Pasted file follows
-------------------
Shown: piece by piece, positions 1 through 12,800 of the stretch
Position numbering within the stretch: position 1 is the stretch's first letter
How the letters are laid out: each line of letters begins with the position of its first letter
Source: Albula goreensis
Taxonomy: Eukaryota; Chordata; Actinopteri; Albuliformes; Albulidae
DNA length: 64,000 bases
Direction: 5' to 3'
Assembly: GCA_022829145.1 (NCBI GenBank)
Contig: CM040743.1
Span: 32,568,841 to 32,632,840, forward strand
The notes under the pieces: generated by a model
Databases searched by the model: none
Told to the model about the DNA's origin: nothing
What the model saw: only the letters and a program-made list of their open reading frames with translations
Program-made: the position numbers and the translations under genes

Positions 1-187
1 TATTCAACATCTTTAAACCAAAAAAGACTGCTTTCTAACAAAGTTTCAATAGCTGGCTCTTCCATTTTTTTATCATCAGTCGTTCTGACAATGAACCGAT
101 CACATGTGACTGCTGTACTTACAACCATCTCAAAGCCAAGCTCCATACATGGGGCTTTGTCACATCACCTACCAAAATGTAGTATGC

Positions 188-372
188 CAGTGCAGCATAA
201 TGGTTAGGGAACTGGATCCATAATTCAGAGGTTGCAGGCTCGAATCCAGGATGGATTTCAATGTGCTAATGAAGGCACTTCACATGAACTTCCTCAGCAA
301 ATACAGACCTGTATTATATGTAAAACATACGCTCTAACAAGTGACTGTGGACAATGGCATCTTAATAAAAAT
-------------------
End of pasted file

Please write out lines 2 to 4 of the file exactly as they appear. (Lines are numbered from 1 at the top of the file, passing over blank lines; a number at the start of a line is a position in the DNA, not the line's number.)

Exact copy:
Position numbering within the stretch: position 1 is the stretch's first letter
How the letters are laid out: each line of letters begins with the position of its first letter
Source: Albula goreensis